Second quarter to bring more face-to-face students
Students listen as English teacher Elizabeth Halstead speaks to her class in August. When quarter two begins, 150 students will be coming face-to-face. (CAITLYN AGOSTINE | Alpha-Omega)
By MARNIKA HANCOCK, ZONTERIO GREEN and JADE HINTON
SNN Staff Writer
As October ends, and the first quarter comes to a close, about 150 online students are expected to return to Lakewood High School. That means the school, which currently has about 450 face-to-face students, will now have about 600, and about 375 will remain online.
The district, which had been allowing up to 20 students in classes, is now allowing up to 25 students in a face-to-face classroom, but the administration believes it will be able to accommodate everyone’s requests.
“I’m working on bringing as many students back to campus that we can safely have at this time,” assistant principal Joey Serra said. “Until a family receives confirmation, they should keep with their current program.”
Serra said families had to fill out a form by Oct. 6 on the Pinellas County schools website to request that their children be switched from online to campus or vice versa. He said he contacts the families to let them know if they can switch and when. He also said families don’t need a particular reason to switch, but if the reason is difficulties with technology, he tries to address that first and see if he can solve the issue.
Sophomore Nate Sosa-Jones, currently an online student, will be returning to school on Tuesday. (10/27)
“I think it will be safe for students, or as safe as possible for students, if we all keep our distance as much we can and wear masks and stay clean,” Jones said.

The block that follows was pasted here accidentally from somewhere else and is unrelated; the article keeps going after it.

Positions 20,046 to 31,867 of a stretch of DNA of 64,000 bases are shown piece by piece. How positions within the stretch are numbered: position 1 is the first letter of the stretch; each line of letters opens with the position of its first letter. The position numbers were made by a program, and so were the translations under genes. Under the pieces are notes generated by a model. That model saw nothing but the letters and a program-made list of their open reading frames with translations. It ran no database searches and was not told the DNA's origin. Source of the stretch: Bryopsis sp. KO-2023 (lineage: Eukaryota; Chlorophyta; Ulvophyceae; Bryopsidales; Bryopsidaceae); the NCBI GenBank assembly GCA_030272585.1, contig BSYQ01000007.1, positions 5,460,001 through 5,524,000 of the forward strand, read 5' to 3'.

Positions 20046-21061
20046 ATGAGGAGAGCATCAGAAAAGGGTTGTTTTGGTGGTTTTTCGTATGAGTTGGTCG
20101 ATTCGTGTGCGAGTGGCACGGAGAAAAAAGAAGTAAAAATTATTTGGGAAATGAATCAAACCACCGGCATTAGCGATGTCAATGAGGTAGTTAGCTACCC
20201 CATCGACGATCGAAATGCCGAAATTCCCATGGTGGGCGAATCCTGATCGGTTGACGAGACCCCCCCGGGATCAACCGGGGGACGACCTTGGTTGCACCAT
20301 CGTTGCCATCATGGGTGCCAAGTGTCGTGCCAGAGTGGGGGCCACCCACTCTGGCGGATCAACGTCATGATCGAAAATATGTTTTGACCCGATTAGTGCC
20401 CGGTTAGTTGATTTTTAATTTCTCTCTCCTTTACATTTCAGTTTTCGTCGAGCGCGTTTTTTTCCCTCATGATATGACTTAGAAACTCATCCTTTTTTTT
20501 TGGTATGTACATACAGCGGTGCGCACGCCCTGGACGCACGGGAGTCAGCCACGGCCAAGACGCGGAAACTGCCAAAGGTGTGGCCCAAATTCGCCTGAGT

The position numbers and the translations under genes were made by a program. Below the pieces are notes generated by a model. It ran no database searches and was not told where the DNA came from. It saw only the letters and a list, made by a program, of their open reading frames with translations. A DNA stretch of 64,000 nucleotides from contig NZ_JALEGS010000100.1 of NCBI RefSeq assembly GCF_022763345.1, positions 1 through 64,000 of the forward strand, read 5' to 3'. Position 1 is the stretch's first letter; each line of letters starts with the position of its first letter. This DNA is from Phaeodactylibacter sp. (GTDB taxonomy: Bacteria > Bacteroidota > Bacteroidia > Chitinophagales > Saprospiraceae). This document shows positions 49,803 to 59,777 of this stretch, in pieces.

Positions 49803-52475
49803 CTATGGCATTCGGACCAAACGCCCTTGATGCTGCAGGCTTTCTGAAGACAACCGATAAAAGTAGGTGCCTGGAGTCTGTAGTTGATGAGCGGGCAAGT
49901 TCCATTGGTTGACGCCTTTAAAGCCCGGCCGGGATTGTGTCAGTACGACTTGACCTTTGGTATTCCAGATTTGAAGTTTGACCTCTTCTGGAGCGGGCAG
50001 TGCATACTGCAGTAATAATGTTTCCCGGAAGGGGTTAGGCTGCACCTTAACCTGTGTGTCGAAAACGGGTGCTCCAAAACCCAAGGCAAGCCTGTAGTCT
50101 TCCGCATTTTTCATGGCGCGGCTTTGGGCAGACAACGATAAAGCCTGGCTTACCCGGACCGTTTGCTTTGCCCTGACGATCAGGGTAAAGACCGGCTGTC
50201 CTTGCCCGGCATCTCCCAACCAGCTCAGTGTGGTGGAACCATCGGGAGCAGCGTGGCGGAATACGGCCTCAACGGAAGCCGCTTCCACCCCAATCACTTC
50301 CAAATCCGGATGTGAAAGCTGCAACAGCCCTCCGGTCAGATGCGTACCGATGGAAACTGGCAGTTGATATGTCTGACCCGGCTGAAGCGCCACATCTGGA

Still, he said he worries about the larger number of kids in a classroom.
“The entire time this quarantine has been going on the focus of it has been to social distance, and I feel that more kids in schools gets rid of that rule. But I am coming back to school because I can’t take this online school anymore,” Jones said.
/hile some plan to return, others feel that it is still unsafe and will remain online until at least second semester.
“My mom decided that it would be better to wait until COVID-19 gets handled better because it will be so many students at school, it will be harder to social distance while in the halls and switching classes,” junior Layla Frazier said.
Principal Erin Savage said she is happy some kids are coming back, but she is glad that not everyone is.
“I do not think it is a good idea to bring 1,000 students back into the building while coronavirus is still active and has no cure,” Savage said.
Two cases of coronavirus – one a student and one a member of the staff – have been reported at Lakewood during the first quarter. Savage said the health of students and staff are the main concern.
“Plant operations will continue their nightly cleaning and disinfecting, and we will still focus on masks, hand washing, sanitizing and social distancing,” Savage said.
“It is hard enough to ensure 435 students are wearing masks and social distancing. With (more) students it will be more difficult,’’ Savage said.
If classes go above 25 students, some kids’ schedules will have to be changed. Serra said he will make the changes so that kids will have the same teacher just different periods.
“But a vast majority of kids and teachers will keep the same schedule,” Serra said.